All the experts tell us that the most important thing about a pension is to start saving early. But the reality is that many people, for plenty of good reasons, simply cannot save for retirement in their early working years. So what can they do to improve their prospects as retirement draws closer?
Start Where You Are
OK, so you didn’t start saving for a pension in your 20s. It is no good just bemoaning that omission. Now is the time to do what you can, not to worry about what you cannot change.
Start by having a good hard look at your finances today. Analyze your income and expenditure and work out where the money is going. Look for every way to divert money from unnecessary spending into retirement saving. There may still be more urgent priorities, like paying off credit card debts, but even a small amount put into a pension fund will get you going in the right direction.
Maximize Your Savings
Pension saving is a special category of finance, due to extra help that you can get from both government and employer.
If you pay into a 401(k) scheme through your company payroll, that money goes into your pension pot free of tax. Moreover, your employer may well make a matching contribution. There will be a limit on the amount of matching contribution the employer will make, and there is a limit on the total amount that can be put into a scheme in any one year, although over-50s can contribute an extra “top-up” amount.
It is well worth your while finding out exactly how much your employer will contribute, and take as much advantage as you can.
Instead of, or as well as, a 401(k) scheme, you might consider putting your money into an Individual Retirement Arrangement. These are not managed by an employer, so there is no matching contribution, but they are transferable between jobs and often have lower charges.
Using Your Home
If you own your own house, this is a good source of potential to help with your retirement. One option would be to downsize and to release some of the equity that you have. This can help you with your expenses (although it would be a finite resource) or be invested into a means to increase your income. Try to keep track of the equity that you have as you approach retirement.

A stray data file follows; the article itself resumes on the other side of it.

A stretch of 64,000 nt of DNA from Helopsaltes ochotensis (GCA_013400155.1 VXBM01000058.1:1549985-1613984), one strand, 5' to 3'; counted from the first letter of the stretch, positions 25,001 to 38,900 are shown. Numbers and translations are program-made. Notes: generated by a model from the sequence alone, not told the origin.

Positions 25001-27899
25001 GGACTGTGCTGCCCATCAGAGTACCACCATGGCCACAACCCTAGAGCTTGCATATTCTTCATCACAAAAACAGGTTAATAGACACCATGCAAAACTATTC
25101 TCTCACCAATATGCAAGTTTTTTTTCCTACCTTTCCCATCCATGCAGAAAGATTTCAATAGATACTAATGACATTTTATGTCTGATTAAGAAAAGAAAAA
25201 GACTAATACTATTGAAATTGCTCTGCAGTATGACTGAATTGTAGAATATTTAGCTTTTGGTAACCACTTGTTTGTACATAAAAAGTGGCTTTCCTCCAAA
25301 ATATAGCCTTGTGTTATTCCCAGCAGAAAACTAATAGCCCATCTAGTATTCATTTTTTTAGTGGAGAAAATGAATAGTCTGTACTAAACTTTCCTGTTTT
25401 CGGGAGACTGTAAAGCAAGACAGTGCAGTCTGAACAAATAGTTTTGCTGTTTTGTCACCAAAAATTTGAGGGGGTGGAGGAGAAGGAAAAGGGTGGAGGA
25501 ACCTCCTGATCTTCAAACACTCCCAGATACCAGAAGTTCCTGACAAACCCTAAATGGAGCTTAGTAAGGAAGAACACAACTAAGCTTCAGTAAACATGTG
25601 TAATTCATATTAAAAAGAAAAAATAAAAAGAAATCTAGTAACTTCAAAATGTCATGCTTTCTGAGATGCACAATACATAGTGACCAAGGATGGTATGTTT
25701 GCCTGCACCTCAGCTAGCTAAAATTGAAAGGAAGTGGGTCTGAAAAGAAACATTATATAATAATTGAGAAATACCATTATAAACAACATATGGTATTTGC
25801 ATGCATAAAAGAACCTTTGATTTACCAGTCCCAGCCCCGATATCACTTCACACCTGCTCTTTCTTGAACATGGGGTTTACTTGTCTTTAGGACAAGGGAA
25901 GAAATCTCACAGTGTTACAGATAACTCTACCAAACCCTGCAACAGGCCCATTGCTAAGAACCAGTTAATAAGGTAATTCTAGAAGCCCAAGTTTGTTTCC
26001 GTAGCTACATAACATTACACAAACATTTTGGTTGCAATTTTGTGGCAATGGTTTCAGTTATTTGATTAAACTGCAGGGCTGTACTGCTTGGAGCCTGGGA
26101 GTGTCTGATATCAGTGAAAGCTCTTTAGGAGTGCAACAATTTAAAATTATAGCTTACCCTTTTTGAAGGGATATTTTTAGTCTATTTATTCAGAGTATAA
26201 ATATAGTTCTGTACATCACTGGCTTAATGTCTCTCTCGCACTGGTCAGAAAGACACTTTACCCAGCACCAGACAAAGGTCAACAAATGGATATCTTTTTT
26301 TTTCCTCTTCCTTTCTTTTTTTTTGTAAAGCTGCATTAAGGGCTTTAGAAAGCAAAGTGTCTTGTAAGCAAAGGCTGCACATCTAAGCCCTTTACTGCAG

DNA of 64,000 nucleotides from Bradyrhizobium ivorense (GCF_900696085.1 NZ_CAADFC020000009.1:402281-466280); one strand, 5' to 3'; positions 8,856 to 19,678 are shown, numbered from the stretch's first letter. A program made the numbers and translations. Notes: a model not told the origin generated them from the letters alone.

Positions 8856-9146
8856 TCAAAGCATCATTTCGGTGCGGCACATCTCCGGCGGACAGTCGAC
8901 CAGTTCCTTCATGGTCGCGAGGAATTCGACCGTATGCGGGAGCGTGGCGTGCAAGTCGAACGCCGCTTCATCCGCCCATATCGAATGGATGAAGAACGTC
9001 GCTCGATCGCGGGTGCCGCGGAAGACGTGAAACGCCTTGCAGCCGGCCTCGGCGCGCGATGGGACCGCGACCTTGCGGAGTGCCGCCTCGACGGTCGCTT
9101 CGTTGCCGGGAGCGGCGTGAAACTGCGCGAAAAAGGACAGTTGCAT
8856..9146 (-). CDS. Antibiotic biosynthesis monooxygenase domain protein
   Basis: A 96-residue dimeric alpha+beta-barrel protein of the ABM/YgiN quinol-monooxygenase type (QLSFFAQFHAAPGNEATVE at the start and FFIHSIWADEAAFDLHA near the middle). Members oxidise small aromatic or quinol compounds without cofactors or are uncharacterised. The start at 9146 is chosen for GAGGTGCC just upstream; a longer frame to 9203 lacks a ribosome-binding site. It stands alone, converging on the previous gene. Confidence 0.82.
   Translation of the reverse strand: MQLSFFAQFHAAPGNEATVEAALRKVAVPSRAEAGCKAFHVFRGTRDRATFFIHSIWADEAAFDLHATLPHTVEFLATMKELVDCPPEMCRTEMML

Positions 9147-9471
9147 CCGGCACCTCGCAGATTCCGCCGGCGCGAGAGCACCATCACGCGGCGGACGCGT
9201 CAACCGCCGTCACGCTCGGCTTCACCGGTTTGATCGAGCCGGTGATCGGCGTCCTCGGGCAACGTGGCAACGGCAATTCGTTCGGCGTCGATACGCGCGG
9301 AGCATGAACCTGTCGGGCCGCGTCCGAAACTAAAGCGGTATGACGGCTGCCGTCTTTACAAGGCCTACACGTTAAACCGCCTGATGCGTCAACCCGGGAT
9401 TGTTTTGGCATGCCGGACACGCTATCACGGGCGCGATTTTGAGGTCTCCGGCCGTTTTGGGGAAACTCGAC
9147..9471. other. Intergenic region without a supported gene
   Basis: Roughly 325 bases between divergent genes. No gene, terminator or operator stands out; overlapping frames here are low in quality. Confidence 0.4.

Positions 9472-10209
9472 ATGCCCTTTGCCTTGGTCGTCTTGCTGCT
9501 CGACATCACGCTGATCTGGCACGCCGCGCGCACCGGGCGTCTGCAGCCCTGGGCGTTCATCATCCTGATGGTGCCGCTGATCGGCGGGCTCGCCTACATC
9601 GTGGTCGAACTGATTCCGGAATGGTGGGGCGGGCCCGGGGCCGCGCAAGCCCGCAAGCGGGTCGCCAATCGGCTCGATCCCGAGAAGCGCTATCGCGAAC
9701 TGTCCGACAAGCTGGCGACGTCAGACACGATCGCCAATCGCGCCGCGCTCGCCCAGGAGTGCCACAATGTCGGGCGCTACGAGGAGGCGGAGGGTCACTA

Property can also generate income, for instance by taking in rent-paying boarders or running a small bed-and-breakfast business.
Saving on Your Car
As well as earning in retirement, you can make a hobby out of saving money. The costs of running a car are often underestimated by those who are used to a company car. A good way to build a rewarding hobby that will also save money is by learning how to maintain and repair your own car. Good manuals are available for all makes of cars; for instance, fans of Swedish technology who get hold of a Volvo service repair manual can do a surprising amount of their own work.
Retirement is not necessarily a time to stop earning money altogether, but an opportunity for a new way to earn. If your retirement fund is not likely to keep you in the style you wish, now may be a good time to start preparing for a different work pattern—one in which you can be in control of your time.
Look at your hobbies, and consider if any of them can be turned into productive work. Artists, musicians, and writers may well be able to find work through the internet; people with experience in home maintenance will always be in demand; builders of toys may find a ready market locally.
Now is a good time to build your skills to a marketable level, and to plan the contacts you will need when the time comes.
Alternatively, if you have professional qualifications, you may find that you are in demand to work occasionally or part-time into retirement. Know whom you should inform of your availability—while you are still in the loop.
A New Start
Retirement is not the end of a working life, but a new phase. For a lucky few, that will mean a life completely relieved of the necessity to earn a living, but for many others, it is an opportunity to change gear, and to be productive in a new way. Maximizing your pension pot is a good start, but it is not the end of retirement planning.